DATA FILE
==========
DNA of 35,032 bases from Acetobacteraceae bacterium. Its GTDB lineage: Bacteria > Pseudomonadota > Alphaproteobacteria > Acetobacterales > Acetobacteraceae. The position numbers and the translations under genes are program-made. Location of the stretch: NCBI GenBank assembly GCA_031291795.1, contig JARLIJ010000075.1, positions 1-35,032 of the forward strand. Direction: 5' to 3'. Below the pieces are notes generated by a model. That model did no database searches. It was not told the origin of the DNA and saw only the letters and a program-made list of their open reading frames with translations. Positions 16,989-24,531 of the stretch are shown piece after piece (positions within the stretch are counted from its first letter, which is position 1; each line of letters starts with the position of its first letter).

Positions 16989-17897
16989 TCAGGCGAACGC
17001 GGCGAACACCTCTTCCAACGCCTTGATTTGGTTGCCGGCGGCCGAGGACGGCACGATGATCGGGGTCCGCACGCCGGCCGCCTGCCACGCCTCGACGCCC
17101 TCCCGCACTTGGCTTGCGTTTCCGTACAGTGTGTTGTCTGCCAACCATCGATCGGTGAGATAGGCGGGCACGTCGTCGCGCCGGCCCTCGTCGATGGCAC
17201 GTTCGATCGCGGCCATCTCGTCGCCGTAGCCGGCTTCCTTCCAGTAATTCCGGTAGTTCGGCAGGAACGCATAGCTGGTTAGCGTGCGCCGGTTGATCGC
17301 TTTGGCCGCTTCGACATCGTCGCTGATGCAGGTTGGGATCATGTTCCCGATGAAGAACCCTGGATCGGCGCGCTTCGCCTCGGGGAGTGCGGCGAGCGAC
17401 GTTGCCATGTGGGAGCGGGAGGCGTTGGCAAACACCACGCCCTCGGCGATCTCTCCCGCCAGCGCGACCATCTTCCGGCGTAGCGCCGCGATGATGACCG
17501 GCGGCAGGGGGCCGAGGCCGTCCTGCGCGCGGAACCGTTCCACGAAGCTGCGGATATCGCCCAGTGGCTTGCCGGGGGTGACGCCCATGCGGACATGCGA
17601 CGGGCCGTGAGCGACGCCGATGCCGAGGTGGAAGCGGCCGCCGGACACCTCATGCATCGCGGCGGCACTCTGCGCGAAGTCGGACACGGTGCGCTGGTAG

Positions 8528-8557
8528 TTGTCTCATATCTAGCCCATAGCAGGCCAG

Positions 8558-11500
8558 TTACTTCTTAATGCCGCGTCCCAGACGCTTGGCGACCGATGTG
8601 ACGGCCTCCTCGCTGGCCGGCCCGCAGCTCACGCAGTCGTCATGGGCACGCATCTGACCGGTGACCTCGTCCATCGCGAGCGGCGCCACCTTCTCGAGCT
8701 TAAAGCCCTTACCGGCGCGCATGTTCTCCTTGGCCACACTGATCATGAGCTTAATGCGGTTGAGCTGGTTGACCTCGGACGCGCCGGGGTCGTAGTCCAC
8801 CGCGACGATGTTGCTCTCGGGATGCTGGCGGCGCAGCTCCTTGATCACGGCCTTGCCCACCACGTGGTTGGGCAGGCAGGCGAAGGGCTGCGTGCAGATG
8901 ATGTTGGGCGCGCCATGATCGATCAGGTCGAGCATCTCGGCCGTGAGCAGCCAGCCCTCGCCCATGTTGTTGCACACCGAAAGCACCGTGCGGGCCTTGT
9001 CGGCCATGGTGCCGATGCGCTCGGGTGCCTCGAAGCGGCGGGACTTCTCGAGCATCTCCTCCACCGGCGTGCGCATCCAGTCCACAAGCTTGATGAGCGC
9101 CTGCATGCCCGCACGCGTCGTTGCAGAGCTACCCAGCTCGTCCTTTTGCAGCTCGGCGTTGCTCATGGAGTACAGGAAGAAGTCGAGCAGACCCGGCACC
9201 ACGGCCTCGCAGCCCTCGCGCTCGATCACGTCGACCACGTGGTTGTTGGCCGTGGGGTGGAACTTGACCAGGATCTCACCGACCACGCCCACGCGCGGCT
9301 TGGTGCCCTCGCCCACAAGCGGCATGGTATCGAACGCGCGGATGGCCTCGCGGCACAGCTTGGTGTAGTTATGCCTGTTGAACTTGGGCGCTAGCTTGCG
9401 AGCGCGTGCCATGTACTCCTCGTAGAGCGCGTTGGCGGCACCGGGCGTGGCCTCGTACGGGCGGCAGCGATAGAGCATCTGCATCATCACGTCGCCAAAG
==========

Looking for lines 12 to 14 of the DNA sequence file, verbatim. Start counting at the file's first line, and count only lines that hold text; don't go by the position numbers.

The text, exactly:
8528 TTGTCTCATATCTAGCCCATAGCAGGCCAG

Positions 8558-11500
8558 TTACTTCTTAATGCCGCGTCCCAGACGCTTGGCGACCGATGTG